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Publication numberUS5666066 A
Publication typeGrant
Application numberUS 08/564,726
Publication dateSep 9, 1997
Filing dateNov 29, 1995
Priority dateNov 29, 1994
Fee statusPaid
Also published asDE19544505A1
Publication number08564726, 564726, US 5666066 A, US 5666066A, US-A-5666066, US5666066 A, US5666066A
InventorsHyun-min Jo
Original AssigneeSamsung Electronics Co., Ltd.
Export CitationBiBTeX, EndNote, RefMan
External Links: USPTO, USPTO Assignment, Espacenet
Overcurrent detecting device for a DC motor
US 5666066 A
Abstract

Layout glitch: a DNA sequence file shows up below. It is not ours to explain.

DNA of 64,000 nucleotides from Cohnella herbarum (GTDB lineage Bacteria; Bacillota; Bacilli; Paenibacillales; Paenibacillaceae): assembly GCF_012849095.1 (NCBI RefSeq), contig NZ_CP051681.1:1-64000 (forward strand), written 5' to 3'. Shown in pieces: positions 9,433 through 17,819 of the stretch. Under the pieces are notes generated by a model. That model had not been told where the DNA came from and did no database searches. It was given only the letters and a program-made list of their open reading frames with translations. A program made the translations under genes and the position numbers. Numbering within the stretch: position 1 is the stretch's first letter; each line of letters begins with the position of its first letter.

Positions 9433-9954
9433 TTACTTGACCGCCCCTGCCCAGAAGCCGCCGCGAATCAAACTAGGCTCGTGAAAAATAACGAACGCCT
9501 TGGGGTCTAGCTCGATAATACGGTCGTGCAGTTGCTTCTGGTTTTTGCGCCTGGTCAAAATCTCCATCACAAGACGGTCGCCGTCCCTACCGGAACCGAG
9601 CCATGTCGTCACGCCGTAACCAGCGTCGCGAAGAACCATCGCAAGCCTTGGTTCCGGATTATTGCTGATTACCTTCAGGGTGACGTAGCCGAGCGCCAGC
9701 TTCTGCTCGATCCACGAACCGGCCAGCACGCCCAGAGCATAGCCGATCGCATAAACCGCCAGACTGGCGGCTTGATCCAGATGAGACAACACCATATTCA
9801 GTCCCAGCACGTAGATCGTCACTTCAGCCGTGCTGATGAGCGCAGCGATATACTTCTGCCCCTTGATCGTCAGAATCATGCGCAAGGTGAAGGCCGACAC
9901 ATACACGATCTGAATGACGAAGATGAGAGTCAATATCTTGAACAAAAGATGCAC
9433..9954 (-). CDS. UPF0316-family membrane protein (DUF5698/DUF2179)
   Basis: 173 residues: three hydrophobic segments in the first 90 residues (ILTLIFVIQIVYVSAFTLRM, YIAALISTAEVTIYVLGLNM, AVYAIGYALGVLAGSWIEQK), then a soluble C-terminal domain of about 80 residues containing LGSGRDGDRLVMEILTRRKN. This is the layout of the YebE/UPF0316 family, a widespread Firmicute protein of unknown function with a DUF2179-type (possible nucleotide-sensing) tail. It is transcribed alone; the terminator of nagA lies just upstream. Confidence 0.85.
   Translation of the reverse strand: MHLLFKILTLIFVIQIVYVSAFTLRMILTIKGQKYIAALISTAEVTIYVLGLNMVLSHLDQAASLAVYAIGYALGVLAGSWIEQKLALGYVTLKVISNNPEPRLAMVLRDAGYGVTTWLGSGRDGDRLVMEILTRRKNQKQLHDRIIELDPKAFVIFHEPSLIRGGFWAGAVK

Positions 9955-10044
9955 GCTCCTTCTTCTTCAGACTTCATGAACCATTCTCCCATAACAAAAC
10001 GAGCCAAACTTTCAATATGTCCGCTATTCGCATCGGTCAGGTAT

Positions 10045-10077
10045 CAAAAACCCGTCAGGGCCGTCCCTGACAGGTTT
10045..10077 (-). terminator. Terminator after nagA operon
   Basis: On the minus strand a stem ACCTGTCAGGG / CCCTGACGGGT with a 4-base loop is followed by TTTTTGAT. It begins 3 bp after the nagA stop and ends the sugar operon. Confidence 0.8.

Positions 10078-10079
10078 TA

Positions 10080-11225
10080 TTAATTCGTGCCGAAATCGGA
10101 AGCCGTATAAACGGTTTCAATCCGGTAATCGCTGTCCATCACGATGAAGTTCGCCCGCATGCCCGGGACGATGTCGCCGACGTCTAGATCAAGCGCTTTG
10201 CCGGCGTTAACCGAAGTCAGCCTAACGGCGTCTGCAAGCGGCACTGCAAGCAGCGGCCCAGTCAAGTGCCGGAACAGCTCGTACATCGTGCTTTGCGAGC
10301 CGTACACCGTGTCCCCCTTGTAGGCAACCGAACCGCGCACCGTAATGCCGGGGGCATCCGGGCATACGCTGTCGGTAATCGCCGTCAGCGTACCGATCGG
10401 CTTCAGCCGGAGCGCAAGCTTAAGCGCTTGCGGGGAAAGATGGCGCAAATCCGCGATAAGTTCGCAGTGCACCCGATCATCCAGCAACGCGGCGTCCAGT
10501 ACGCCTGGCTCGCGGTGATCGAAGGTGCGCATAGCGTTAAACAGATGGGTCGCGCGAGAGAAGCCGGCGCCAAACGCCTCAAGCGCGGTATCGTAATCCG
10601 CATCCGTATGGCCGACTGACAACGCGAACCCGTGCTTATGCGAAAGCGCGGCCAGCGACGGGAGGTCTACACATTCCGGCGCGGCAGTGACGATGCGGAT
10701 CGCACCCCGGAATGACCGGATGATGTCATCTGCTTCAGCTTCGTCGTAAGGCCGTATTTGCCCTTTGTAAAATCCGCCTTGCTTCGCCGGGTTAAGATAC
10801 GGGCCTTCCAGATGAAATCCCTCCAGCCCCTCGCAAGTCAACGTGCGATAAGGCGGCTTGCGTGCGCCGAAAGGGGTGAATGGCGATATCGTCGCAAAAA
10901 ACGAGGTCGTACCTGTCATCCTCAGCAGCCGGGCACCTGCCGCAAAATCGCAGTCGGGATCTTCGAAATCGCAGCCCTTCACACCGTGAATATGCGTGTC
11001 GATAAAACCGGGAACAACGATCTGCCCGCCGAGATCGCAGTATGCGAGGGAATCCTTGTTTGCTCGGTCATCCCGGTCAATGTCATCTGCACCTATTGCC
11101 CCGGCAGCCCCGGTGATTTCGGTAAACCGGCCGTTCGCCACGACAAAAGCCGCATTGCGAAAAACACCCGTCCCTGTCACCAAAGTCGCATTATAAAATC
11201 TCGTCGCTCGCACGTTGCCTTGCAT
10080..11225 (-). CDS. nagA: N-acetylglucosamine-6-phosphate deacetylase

An overcurrent-detecting device for a DC motor includes a converter for changing a current signal to a voltage signal in a motor; an integrator for comparing an input signal from the convertor with a first reference voltage, and for integrating an excessive value of the reference voltage; and a detector for comparing an input signal from the integrator with a second reference voltage, sensing an overcurrent when the input signal is smaller than the second reference voltage, and outputting a resultant signal. In detecting an overcurrent of the DC motor, the device integrates a higher voltage than a reference voltage, and then detects an overcurrent when the DC motor is constrained. This overcurrent-detecting device, therefore, can be exactly operated by a small-capacity capacitor without incorrect operation with respect to noise and abrupt overload, while not permitting forced operation in the initial operation, and also can be operated quickly in response to an actual mechanical constraint having a reasonable overcurrent.